Saturday, 10 December 2016

Citizens Under Suspicion

Who hasn't dreamed of remaining an EU citizen for the rest of their days? I certainly have. I wake up in the morning and scamper happily to the kitchen safe in the knowledge that I am forever protected by Regulation 575/2013 (who isn't passionate and partisan about the prudential requirements for credit firms?).  My mood only darkens when I've woken up enough to remember that Brexit is really going to happen and the UK Government are floundering around like novice synchronised swimmers with aquaphobia. I'd always thought it no more than wishful thinking that I could remain a citizen of the EU but now Guy Verhofstadt, the EU's chief negotiator, has signalled he will make EU citizenship a priority in the divorce talks. Thanks Guy! Now, I'm a dour Scot so before we get too carried away let's think about this for just a second.  Actually, it will take longer than that so here is a song with semi-appropriate title to aid the illusion time is going faster.  For extra tantalisation there is some wild speculation at the end.  Enjoy.

The rights of EU citizens are really derived rights rather than rights directly bestowed from the European Union itself. Another way of putting this is that the EU rights enjoyed by residents of the UK are only the rights that the UK Government put into force because they were compelled to by treaty agreement. For example, the rights of EU nationals to work in the UK is a right arising from the UK Government implementing Directive 2004/38 into domestic legislation. Conversely, my right to work in Germany is a right derived from the German Government adopting Directive 2004/38 into their domestic law. All EU countries are compelled to adopt EU Directives so there is an automatic reciprocation of rights and responsibilities. This holds true for rights that follow from all EU Directives: people in the UK only enjoy the right not to be electrocuted by their toaster because the UK adopted into domestic law the corresponding legislation on toaster safety. What about EU Regulations? They're a bit different from EU Directives because they are passed by the EU Parliament and are never formally adopted domestically. The key point here is that EU Regulations are only recognised in the UK because the Government signed a treaty setting out their responsibility to adhere to EU Regulations. As soon as the UK Government rescinds or rewrites those treaties those rights will disappear. The principle that all EU rights are actually gifted by nation states holds true no matter which way you look at it. This is an uncomfortable truth for Leavers because it turns out EU democracy is limited by the democratic conventions of its member nations. It's also bad for Remainers because the power to leave the EU and thereby modify the rights of its entire resident population is very much in the gift of the UK Government.

Citizen Smith of the EU. Would have been for or against?  Hard to tell these days.
I hope I've made it clear that the concept of EU citizenship is poorly defined but if it means anything at all it means being a citizen of a country in the EU.  There is simply no way for the EU to impose responsibilities on the UK Government after it has torn up all those satanic European treaties. It follows that when the UK leaves the EU I will no longer be an EU citizen.   If I want to remain being a citizen of the EU my only real hope is to apply for citizenship of any country that remains in the EU.  I don't think Guy Verhofstadt is proposing that we solve all our Brexit problems by issuing Austrian and Danish citizenship to willing volunteers from the UK.  That would never be politically acceptable.  What is he offering, then?  The only thing he could ever offer is that UK citizens will continue to enjoy the rights they have now to work, live, travel and invest in the countries of the EU. For that to happen he needs the agreement of all countries of the EU.  Politically, this will be very hard to achieve but I wish him the best of luck.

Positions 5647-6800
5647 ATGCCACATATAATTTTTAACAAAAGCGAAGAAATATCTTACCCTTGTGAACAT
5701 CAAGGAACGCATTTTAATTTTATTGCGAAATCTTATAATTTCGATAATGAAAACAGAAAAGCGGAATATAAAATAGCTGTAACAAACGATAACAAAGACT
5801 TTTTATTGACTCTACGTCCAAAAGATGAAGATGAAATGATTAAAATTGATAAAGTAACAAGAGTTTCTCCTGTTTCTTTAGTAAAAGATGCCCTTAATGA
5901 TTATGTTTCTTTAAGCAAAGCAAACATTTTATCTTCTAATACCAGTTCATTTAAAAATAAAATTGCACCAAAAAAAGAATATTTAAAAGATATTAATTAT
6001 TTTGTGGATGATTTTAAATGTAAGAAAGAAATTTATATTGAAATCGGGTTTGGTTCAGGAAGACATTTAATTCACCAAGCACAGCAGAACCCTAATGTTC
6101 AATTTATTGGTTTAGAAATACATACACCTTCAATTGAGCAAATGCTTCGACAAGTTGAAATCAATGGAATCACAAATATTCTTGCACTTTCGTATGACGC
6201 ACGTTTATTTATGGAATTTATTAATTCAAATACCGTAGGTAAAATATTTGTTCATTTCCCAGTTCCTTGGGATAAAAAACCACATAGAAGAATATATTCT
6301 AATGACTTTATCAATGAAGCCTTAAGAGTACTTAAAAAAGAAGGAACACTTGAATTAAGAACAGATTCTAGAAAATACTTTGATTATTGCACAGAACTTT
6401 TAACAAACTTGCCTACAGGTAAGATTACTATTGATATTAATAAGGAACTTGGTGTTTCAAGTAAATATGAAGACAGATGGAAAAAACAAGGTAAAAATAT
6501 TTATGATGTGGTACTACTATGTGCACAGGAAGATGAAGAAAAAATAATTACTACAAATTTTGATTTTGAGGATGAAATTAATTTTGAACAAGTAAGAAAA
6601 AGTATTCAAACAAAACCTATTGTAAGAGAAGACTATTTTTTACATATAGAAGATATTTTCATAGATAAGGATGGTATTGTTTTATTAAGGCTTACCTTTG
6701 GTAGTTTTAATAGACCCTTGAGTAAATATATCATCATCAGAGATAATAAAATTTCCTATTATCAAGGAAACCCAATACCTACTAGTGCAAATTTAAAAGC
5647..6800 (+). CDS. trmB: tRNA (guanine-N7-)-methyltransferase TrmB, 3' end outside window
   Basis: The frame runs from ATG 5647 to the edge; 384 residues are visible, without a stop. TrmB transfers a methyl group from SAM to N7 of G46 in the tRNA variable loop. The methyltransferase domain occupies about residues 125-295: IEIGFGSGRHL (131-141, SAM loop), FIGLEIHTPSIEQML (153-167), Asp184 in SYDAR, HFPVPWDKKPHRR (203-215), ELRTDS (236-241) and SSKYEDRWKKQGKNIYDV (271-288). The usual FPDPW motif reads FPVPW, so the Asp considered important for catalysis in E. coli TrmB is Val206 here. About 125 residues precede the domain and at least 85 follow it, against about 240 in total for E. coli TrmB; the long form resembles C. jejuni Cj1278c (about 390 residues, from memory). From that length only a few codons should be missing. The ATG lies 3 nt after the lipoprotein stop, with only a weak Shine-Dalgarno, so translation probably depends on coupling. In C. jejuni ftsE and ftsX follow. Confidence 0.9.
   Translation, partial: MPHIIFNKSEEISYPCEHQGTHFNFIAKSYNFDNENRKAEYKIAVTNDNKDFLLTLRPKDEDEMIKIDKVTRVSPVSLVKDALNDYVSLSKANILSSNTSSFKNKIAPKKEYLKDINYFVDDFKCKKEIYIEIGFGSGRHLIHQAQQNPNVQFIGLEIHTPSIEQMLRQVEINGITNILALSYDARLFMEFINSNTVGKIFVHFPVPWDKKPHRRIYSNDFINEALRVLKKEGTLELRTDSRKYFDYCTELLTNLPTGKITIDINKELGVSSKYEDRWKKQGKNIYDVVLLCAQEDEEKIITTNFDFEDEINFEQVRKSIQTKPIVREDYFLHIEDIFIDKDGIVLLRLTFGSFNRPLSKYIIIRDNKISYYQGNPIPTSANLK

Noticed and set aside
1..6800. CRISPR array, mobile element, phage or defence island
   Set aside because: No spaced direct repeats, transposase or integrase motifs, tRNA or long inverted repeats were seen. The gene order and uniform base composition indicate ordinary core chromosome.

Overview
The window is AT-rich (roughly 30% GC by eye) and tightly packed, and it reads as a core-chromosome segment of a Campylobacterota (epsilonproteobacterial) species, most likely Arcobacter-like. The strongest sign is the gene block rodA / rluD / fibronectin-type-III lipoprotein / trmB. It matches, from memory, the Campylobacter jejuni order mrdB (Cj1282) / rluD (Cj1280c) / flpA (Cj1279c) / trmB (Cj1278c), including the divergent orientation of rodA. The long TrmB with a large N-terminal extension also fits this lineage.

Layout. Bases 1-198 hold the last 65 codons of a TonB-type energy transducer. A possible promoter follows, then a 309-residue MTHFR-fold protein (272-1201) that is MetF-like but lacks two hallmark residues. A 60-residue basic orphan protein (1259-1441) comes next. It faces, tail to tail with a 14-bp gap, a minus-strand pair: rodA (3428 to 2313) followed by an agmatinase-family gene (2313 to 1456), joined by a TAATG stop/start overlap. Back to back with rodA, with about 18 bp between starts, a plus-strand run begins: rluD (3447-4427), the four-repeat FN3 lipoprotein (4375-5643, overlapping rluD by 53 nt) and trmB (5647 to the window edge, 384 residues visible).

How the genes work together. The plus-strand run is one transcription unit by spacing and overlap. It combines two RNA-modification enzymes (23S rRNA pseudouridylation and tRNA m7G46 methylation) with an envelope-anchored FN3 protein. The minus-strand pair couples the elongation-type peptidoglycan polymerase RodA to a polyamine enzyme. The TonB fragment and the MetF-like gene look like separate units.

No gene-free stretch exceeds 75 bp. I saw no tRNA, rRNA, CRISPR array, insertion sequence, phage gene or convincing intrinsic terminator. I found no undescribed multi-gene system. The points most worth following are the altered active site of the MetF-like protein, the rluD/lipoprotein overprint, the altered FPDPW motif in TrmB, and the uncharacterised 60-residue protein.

What is Guy Verhofstadt really playing at?  Well, there's a very real problem awaiting the UK and the EU that needs to be solved with the utmost urgency.  The problem relates to families holding a mixture of UK and EU passports, especially those on low income that haven't yet established permanent residency.   The right to permanent residence in an EU nation for non-EU nationals is granted after 5 years continuous residency.  I don't see the EU changing that just because the UK is leaving and I certainly don't imagine it would apply the rule in a discriminatory way.  If you're a family with a UK member living in the EU you shouldn't experience any problems if you've already hit the 5 year target.  I can breathe a huge sigh of relief because I find myself in that exact situation (I know I'm not a family but you get the idea).  It is not yet known if the UK will continue with the 5 year rule or if it will make up a new rule.  We do know, however, that non-EU individuals can only attain permanent residency if they can prove an income of above £35k.  Moreover, UK nationals can only sponsor their partner if they earn more than £18,600.  What does all of this mean after Brexit?  Will EU citizens with permanent residency under EU rules have to re-apply and prove they earn more than £35k?  Will UK nationals need to meet a minimum income requirement if they want to remain in the same town as their EU partner?  None of this has been decided or announced and time is running out.  My guess is that Mr Verhofstadt wants to make this a top priority and force the hand of the UK Government. Let's be honest, this needs solved and nobody is looking to David Davis for the solution.
He can definitely count to 1 but I've never seen him get up to 2.
To finish with some wild speculation I think that Guy Verhofstadt is playing a rather clever game.  My guess is that he's going to dangle all those EU rights in front of UK citizens, who will then expect the UK Government to snap them up and make some concessions in return. The UK Government will be completely against this because they will start to imagine the legal nightmare of a domestic rights war, even though that could never happen.  The penny will never drop, though, that they will be refusing something that could never actually be offered. Their refusal will make them look miserly, especially to the 48% who voted remain.   Even Leavers might start to think that a free gift has been rejected.  Guy Verhofstadt is just making trouble by confusing Team UK and creating domestic arguments that will take up valuable time and effort. That is his job and he appears to be rather good at it.  If he forces the UK Government's hand on how to deal with everyone stuck in limbo then good on him.  That really does need resolved, along with everything else in the quagmire of indecision and idiocy that follows Brexit wherever it goes.